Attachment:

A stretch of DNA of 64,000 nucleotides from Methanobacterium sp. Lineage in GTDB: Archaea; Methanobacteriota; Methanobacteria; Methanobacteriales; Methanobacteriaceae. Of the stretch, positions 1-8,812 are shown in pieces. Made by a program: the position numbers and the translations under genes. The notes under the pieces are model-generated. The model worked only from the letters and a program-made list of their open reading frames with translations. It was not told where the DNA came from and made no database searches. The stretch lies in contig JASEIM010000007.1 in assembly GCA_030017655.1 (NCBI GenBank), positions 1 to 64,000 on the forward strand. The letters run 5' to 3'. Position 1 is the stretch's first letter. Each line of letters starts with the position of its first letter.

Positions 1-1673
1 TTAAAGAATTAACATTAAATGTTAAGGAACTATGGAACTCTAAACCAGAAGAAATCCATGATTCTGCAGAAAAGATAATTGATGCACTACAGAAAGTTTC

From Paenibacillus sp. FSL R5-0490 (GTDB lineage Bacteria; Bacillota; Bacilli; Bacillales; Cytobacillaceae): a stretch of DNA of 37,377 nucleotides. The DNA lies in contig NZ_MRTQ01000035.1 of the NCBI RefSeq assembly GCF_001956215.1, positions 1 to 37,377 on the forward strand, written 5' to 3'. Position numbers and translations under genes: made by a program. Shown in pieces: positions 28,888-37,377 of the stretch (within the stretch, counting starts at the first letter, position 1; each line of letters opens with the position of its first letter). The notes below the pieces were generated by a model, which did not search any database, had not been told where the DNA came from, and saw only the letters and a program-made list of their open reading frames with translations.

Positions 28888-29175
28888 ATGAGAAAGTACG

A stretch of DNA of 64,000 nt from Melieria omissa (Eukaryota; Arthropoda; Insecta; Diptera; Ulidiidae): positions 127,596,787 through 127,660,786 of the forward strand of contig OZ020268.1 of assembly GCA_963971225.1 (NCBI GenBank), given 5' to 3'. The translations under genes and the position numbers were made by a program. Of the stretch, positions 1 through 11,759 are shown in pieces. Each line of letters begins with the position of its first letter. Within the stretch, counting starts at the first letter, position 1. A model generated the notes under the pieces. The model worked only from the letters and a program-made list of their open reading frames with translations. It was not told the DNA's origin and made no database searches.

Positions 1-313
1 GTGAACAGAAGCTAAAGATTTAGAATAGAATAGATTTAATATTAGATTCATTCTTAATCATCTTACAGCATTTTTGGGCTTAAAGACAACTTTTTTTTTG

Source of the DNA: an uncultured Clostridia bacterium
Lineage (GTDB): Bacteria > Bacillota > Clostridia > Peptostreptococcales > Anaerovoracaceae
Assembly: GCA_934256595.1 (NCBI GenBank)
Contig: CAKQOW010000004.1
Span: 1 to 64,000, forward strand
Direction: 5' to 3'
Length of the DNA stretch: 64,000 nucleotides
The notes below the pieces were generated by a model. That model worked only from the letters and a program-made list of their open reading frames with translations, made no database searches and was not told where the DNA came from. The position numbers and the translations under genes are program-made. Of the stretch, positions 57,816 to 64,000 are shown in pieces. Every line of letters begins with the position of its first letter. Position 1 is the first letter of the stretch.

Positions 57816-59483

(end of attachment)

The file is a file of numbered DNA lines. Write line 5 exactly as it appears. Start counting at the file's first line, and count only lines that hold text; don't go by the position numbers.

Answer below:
Positions 28888-29175